Online, everything is measurable and adjustable. However, if you’re working at a substantial online offer, we recommend you to already make sure to involve the user in the development process before the launch. That way you can avoid expensive developments that are not an added value for your customers and unnecessary changes in functionality.

Using the EMAKERS approach we try (both for a small and a large budget) to involve the user in the development process to design the right one on the one hand – and for the right design on the other hand. For this purpose we use some proven methods, as described below.


EMAKERS’ e-commerce inspiration session is a creative brainstorm with (client) experts within your own organization aiming to spot online sale and service opportunities.


If you already have an existing website or web shop, you probably already have a mine of information by means of Google Analytics or another site statistics program. Starting from such statistics, we can make an analysis about the most important functionality (tasks) within your current offer. If your current site has a search engine, then often an additional analysis can be made on the basis of executed queries. Such a task analysis proves to be very useful for instance to determine the information architecture of your digital offer.


By using card sorting, a target group is asked to classify, sort and prioritize each card with an individual function from a bin full of cards. That kind of exercise can for example be used after a creative brainstorm, or can be based on input of the company itself. Card sorting is the most useful in a group, but it might be useful to ask the participant to first do the card sorting individually. Using digital instruments, the card sorting can be done remotely as well.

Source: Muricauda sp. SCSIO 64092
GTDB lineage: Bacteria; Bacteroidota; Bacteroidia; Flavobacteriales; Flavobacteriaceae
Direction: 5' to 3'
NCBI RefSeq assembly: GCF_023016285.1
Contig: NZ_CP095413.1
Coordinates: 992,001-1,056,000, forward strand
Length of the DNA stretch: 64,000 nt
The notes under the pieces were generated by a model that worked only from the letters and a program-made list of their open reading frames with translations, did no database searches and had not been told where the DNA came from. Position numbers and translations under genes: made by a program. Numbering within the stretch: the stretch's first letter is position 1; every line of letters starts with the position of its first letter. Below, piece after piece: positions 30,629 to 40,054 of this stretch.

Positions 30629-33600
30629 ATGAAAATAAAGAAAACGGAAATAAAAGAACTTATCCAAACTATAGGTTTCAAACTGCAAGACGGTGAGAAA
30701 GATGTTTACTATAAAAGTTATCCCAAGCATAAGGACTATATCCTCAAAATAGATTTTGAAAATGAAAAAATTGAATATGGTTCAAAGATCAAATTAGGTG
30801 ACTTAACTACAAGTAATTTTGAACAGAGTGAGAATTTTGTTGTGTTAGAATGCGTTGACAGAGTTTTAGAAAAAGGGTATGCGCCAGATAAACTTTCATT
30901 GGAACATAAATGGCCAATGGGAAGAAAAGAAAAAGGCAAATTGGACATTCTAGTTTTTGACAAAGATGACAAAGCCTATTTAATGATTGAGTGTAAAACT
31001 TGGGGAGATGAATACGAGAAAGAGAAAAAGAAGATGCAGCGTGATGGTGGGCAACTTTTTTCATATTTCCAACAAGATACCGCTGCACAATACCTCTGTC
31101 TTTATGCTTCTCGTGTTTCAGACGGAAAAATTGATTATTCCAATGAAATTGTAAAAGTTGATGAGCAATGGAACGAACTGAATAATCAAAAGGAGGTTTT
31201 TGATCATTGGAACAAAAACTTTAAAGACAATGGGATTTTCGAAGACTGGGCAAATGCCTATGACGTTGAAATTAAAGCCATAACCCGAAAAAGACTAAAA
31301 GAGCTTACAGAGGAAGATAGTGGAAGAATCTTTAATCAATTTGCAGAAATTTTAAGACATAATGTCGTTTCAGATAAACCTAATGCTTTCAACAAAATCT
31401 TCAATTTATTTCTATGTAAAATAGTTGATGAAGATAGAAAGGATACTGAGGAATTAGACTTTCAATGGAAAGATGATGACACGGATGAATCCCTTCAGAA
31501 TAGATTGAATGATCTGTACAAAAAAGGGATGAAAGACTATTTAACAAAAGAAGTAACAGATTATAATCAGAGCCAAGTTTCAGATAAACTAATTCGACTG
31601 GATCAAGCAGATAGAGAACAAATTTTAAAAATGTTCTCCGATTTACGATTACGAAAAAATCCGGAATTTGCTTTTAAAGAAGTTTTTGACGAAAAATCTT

When you have decided what to offer, the design process of your digital offer can kick off. Nearly immediately, you then can involve the user into testing your first designs. For instance, often a so-called wireframe (also: skeleton design) is made, sometimes even on paper, that you can present to your user. Such a wireframe often forms a part of a functional specification. In subsequent phases you then involve your clients by presenting them a design or functioning prototype.


When your offer is live and large number of customers know how to find you, you can continuously optimize the (presentation of) your offer based on the findings of your site statistics. Then, the so-called A/B test is an instrument at your disposal that allows you to turn a small element into a variation each time and show that variation to half of the site visitors. After sufficient visitors have seen in the same period either the A or the B variation, you can determine with great reliability which variant provides you with more (conversion). In fact you should carry out such tests on a continuous basis.


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